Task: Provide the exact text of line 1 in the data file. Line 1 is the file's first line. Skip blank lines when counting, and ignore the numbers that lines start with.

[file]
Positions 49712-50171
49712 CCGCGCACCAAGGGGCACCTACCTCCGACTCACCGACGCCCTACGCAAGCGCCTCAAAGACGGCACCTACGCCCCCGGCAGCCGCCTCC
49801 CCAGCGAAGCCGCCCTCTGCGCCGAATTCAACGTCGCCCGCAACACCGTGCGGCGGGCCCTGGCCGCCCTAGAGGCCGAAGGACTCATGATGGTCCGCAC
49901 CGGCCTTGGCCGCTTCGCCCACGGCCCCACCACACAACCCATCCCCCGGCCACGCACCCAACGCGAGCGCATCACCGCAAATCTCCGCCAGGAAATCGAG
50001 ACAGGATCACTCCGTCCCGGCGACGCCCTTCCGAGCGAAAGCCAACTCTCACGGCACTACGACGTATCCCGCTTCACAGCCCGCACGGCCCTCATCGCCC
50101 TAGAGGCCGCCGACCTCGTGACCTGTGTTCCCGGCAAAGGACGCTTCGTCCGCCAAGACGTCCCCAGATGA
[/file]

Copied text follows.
Positions 49712-50171